See the earlier article here
There are deepening concerns about the overall state of Eskom’s ageing fleet of coal-fired power plants and the ability of Eskom to meet demand in the next five years. Already, Eskom is operating its emergency open-cycle gas turbines in the Western Cape almost daily to meet demand and avoid load shedding.
Compared with 2017, the energy availability factor (EAF) has significantly deteriorated from 78.61% in 2017 to 73.74% in the 2018 calendar year to date, and this is likely to drop still lower in the summer months of 2018.
Fig 1: Eskom week-on-week energy availability factor (EAF) for 2016, 2017 and 2018 to date
(Graph: EE Publishers; Data Source: Eskom)
Unplanned plant breakdowns, as measured by the unplanned capability loss factor, are significantly higher than expected, while planned maintenance outages remain high, as measured by the planned capability loss factor.
To a large extent this unhealthy situation has been mitigated by flat and declining electricity demand. Weekly demand, calculated from the aggregated hourly metered energy sent out (local generation plus imports), has been hovering around 30 GW for the last eight weeks. If electricity demand picks up, there are likely to be supply constraints.
The total energy sent out (GWh) in the 2018 calendar year to date, compared with the same period in 2017, is down by 0.37% to 4,318 GWh as at week 36, 2018, while the peak winter demand for the 2018 year was 34,276 MW — down 3.07% from the peak winter demand in 2017.
Fig. 2: Week-on-week peak demand for 2017 and 2018 to date (Source: Eskom)
Eskom’s plant performance for the next five years to from 2019 to 2023, as measured by the energy availability factor, is forecast to range between 72% (pessimistic) and 78% (optimistic), with a declining trend in the latter half of the five-year period. However the energy availability factor is now at the lower end of the forecast band at 73.74%.
Additional risk factors impacting on the ability of the electricity supply industry in South Africa to meet demand in the next five years include:
Looming coal shortages;
Duvha Unit 3 and Hendrina Unit 3 will in all likelihood not return to service;
Possible early removal of Unit 3 and Unit 8 at Eskom’s Komati power stations;
Planned decommissioning at Grootvlei, Hendrina and Komati power stations during the five-year period;
Possible early decommissioning of non-Eskom generators (such as Kelvin power station); and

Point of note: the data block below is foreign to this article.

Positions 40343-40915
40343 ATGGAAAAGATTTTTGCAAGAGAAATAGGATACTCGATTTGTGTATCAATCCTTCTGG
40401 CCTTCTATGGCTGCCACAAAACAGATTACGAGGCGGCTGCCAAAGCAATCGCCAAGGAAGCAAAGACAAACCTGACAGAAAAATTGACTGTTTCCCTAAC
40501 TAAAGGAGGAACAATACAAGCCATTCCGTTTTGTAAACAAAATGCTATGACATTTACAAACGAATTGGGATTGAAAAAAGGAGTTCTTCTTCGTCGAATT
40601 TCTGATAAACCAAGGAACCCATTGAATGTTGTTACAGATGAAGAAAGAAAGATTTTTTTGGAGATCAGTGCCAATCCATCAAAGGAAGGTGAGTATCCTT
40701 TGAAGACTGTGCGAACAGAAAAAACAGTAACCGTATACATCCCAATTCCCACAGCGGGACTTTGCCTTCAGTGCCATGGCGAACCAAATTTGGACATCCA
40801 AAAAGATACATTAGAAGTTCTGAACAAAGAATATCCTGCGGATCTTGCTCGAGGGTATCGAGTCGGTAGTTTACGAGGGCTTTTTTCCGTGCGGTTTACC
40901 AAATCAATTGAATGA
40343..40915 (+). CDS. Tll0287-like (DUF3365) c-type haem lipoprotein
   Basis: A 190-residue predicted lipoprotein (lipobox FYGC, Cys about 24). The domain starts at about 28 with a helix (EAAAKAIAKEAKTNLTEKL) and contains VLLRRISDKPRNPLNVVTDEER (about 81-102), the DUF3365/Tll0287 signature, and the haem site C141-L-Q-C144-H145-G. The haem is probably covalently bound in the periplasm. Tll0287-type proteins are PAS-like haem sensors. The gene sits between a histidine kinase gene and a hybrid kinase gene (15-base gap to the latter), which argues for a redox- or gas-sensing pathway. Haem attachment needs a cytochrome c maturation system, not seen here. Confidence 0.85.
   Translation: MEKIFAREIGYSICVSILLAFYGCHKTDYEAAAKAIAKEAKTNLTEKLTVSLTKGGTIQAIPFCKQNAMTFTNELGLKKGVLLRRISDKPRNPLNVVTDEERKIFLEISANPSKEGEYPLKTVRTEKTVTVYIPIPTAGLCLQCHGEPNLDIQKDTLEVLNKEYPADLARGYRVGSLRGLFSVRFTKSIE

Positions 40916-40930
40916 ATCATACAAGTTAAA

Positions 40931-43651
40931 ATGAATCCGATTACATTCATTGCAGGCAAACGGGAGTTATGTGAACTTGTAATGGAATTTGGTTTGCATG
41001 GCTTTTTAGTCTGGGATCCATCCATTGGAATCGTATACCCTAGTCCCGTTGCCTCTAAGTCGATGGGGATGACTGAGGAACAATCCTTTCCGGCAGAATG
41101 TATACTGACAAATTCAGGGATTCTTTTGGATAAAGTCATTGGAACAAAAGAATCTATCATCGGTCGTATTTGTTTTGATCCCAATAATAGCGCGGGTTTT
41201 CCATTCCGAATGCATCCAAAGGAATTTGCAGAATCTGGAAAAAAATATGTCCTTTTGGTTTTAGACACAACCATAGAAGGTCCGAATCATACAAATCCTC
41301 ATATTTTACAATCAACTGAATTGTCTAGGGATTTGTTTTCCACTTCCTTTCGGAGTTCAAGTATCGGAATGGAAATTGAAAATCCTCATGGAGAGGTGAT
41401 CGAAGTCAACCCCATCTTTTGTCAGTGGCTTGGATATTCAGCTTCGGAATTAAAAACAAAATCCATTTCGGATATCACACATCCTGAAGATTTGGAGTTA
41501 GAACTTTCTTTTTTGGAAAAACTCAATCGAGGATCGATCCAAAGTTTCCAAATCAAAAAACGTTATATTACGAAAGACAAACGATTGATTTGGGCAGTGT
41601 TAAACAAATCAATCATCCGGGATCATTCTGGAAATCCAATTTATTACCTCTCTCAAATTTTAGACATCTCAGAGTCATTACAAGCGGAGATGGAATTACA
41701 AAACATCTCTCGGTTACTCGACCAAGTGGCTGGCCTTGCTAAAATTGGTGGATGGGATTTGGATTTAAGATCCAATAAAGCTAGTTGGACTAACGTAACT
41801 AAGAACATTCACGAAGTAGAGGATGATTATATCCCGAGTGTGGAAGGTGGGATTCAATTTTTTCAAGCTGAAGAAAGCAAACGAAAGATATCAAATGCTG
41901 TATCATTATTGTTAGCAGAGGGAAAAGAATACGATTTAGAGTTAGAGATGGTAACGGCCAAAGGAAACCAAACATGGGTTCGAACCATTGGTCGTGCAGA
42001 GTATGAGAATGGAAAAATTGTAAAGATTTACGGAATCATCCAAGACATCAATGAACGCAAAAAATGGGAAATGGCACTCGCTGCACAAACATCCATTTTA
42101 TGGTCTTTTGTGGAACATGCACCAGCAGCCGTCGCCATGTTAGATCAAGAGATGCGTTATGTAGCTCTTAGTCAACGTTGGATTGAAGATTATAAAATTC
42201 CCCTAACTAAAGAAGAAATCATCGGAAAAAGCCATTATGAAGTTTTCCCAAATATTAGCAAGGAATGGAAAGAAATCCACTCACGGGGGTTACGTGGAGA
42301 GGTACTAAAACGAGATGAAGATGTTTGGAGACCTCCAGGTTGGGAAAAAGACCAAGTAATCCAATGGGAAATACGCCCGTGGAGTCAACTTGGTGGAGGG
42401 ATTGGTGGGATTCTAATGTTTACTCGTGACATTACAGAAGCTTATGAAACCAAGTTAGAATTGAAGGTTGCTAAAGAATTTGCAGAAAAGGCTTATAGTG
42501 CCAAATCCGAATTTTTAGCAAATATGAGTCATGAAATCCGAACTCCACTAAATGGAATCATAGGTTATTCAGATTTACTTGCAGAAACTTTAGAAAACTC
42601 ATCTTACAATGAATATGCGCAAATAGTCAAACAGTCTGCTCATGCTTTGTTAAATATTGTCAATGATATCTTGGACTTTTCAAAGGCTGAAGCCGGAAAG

The possibility of further delays in the commercial operation dates of generation units scheduled to come on stream at Medupi and Kusile.
The likely risk of significant supply shortages of 1,000-2,000 MW to meet demand and reserves in the next three months is now significantly worse than planned.
Green: Adequate generation to meet demand and reserves.
Yellow: < 1,000 MW possibly short to meet reserves
Orange: 1,001–2,000 MW definitively short to meet reserves and possibly demand
Red: > 2,001 MW short to meet demand and reserves
Fig. 3: Weekly forecast demand versus available generating capacity for the next three months (Source: Eskom)
Another issue Eskom still has to resolve is whether it will receive any further postponements of requirements for the utility’s coal-fired power stations to comply with the existing and new draft minimum air pollution emission legislation, regulations and standards beyond 2020. If not, this would add a new dimension to Eskom’s medium term operational, financial and environmental sustainability.
It is becoming clearer to Eskom that the reality of declining coal-fired generation plant performance and the identified risks require urgent short- and medium-term interventions and deployments of new capacity. The situation is so volatile now that even the latest assumptions of plant performance in the Draft IPR 2018 are proving unrealistic.
Interventions that should be considered may include:
Increased spending and efforts on effective deep maintenance;
Developing a culture of accountability at power stations for generation plant outages;
Accelerating deployment of new, utility-scale renewable energy capacity;
Adding utility-scale storage to the system to help the coal fleet with the morning and evening ramps in customer demand and to provide system reserves;
More aggressive promotion of energy efficiency and demand response for electricity customers;
Providing policy and regulatory certainty and encouraging the deployment of “behind the meter” small- and medium-scale embedded generation;
Removing bureaucratic burdens on the deployment of industrial cogeneration and IPP projects;
Operating the current coal fleet more flexibly to complement new variable renewable energy generation sources; and
Accelerating the construction of liquefied natural gas (LNG) unloading, storage and gasification plants, and gas-to-power generation in the form of gas engines and gas turbines.
In terms of the System Operation Code of the South African Grid Code, Eskom publishes a Medium Term System Adequacy Outlook report on or before 30 October of each year on the adequacy of the generation system to meet the requirements of electricity consumers for the next five years.
It is expected that Eskom’s 2018 outlook will paint a very different picture to that of 2017 on the state of the generation system adequacy for the next five-year reporting period from 2019 to 2023, which informed electricity policy makers, stakeholders and customers are awaiting with considerable concern. DM
Chris Yelland is investigative editor, EE Publishers.
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